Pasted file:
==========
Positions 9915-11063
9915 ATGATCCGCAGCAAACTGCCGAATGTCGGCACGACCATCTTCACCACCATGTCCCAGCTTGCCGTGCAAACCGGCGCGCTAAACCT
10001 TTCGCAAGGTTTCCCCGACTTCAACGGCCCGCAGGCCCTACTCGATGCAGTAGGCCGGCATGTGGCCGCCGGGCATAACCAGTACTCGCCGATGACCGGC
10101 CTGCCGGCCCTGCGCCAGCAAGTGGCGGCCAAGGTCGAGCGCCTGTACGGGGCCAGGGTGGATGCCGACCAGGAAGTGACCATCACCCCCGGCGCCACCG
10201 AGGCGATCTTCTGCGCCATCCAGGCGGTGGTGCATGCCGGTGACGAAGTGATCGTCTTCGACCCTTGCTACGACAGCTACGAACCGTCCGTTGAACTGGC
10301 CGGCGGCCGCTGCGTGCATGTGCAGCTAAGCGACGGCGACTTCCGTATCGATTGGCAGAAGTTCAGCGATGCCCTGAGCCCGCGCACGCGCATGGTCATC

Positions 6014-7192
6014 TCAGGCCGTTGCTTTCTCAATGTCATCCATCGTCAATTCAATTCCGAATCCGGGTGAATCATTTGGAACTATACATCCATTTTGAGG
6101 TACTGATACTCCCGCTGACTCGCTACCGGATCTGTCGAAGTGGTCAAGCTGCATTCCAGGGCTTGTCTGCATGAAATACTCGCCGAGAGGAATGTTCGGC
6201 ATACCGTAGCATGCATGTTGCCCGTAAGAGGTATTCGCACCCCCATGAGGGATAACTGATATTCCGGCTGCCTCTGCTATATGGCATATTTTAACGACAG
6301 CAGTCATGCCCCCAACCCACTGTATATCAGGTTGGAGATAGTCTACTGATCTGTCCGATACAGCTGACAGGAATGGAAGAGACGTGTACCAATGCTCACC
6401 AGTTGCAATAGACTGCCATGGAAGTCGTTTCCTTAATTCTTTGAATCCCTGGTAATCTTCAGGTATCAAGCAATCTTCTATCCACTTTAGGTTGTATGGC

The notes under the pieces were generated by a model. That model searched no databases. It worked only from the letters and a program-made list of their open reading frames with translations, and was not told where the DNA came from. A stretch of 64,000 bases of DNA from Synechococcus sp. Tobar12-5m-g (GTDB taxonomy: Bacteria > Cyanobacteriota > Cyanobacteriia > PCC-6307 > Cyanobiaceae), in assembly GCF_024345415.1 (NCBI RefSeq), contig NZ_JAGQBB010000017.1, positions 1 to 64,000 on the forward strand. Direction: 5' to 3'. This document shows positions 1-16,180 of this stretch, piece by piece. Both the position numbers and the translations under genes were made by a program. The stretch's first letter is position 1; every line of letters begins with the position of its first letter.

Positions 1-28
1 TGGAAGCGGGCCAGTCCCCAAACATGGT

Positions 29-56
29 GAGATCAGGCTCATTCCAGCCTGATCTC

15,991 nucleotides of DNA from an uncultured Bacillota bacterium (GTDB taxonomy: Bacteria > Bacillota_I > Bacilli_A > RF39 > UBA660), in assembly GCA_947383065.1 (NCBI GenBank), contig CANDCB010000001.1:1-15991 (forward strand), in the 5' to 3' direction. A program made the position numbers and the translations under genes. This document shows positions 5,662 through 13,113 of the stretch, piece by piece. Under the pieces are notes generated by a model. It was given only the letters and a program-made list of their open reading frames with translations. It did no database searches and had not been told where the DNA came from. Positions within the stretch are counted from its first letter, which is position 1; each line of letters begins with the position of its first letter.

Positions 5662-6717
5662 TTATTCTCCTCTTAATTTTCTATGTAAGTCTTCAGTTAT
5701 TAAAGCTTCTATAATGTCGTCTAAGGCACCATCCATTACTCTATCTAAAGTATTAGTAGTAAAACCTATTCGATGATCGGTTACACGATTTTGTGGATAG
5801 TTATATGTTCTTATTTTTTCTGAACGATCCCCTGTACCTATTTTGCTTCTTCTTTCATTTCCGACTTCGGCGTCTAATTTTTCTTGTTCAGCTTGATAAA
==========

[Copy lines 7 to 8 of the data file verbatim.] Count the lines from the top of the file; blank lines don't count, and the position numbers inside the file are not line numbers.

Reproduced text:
Positions 6014-7192
6014 TCAGGCCGTTGCTTTCTCAATGTCATCCATCGTCAATTCAATTCCGAATCCGGGTGAATCATTTGGAACTATACATCCATTTTGAGG